Ukraine Blames Russian Inspectors for Record-Low Grain Exports

Black Sea Grain loading
A WFP-chartered ship loads an aid cargo of Ukrainian grain (USAID)

Published Jan 26, 2023 7:31 PM by The Maritime Executive

The pace of agricultural exports from Ukrainian seaports has fallen to the lowest level since the launch of the Black Sea Grain Initiative last August, according to the nation's agriculture ministry. 

Over the course of the month of January, an average of 2-3 ships per day have departed the three ports covered by the UN-brokered agreement. In recent days, the average has fallen to 2.5, an all-time low (except for March-July 2022, when Ukraine's ports were shut by a Russian blockade).

According to the ministry, only 2.4 million tons of grain departed along the corridor this month, a fraction of the four million tonnes shipped in September and October.

Ukraine blames the slow pace of exports on Russian stonewalling during the inspection process. Russia has restricted the number of joint search teams assigned to the task of entry and exit inspections in Istanbul, sometimes leading to a backlog for inbound and outbound vessels. With Russia's participation, the program has been clearing as few as one outbound ship per day, and rarely more than five. When Moscow briefly quit the initiative in October, the UN, Turkey and Ukraine worked together to inspect and clear about 40 ships per day.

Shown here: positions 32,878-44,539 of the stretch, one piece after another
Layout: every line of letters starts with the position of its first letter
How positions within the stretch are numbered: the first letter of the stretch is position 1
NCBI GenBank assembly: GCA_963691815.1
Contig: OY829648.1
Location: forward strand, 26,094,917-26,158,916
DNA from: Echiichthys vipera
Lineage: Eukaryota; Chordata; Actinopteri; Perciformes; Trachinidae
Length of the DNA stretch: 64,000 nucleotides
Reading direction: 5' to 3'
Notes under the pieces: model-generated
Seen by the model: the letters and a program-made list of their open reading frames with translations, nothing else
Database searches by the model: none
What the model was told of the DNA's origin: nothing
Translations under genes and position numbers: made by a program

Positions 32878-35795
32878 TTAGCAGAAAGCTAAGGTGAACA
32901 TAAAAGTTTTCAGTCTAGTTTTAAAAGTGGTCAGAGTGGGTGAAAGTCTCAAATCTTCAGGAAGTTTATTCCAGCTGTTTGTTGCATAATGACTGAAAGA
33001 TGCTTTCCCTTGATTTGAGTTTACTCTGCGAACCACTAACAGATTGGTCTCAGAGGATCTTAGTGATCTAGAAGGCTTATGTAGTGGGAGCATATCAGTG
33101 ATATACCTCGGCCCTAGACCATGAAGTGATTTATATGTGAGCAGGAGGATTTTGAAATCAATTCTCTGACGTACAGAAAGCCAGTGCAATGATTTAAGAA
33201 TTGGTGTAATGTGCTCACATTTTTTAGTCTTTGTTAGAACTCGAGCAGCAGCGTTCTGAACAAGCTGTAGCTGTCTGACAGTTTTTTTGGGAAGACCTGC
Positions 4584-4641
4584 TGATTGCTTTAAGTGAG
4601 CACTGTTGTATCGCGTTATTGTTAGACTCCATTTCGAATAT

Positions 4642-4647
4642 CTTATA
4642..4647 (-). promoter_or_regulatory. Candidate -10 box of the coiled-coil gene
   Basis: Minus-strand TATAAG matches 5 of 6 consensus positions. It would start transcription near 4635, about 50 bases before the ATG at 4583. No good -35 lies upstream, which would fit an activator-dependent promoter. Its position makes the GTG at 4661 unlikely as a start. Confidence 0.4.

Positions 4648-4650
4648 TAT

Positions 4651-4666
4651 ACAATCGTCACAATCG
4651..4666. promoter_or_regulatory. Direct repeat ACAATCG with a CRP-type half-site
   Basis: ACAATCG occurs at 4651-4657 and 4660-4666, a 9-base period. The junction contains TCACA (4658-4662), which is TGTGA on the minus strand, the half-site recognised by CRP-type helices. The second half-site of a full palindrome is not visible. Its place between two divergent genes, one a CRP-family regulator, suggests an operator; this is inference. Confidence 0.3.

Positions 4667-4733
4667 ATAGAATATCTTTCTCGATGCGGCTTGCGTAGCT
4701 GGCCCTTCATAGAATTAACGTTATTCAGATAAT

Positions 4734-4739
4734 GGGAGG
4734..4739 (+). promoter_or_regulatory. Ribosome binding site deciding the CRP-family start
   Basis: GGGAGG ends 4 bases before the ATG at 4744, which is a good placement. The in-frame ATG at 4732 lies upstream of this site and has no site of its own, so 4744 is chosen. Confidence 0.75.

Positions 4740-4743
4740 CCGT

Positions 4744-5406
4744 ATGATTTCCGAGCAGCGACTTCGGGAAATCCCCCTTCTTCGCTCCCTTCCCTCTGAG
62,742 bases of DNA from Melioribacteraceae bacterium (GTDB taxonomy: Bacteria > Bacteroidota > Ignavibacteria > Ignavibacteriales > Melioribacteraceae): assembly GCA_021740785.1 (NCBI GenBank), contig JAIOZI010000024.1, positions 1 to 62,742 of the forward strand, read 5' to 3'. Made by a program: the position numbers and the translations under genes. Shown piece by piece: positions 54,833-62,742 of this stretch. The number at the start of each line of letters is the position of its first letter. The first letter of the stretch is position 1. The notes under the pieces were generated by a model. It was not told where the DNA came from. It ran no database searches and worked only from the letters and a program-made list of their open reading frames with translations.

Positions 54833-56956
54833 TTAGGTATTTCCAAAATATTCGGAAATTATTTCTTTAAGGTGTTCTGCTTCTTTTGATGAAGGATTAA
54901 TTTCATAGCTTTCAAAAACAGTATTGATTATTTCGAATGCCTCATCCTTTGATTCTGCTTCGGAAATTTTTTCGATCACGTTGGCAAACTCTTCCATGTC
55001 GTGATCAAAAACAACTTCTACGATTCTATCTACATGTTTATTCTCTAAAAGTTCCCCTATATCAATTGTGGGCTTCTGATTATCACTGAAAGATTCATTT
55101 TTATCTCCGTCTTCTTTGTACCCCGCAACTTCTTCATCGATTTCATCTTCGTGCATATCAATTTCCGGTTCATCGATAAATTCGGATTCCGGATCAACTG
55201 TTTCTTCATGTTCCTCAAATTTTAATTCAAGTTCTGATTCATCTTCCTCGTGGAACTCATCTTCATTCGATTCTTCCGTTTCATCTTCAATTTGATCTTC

Everyday operational issues may also play a factor. In an update Thursday, the Istanbul-based UN Joint Coordination Centre for the grain initiative said that crew noncompliance has been slowing down inspections and has even "led to administrative measures for certain vessels." Without citing specific infractions, it reminded vessel operators about security rules on the allowable timing of bunkering, crew changes, supply runs and hull cleaning.

The initiative may have reopened Ukraine's seaborne export route, but it still has a long way to go to restore normalcy for Black Sea shipping. Two key Ukrainian ports, Mykolaiv and Kherson, are still barred from access to the sea. In addition, bulkers with grain cargoes are currently the only vessels allowed on the route to and from Ukrainian ports, though the Ukrainian government has called for a full resumption of maritime commerce. 

The program can celebrate some success, though: 18 million tonnes of grain have been exported through the corridor since it began, carrying food to 43 countries and helping keep commodity prices in check. The majority of the wheat exports have shipped to developing countries, and nearly half to lower-income countries, according to the UN.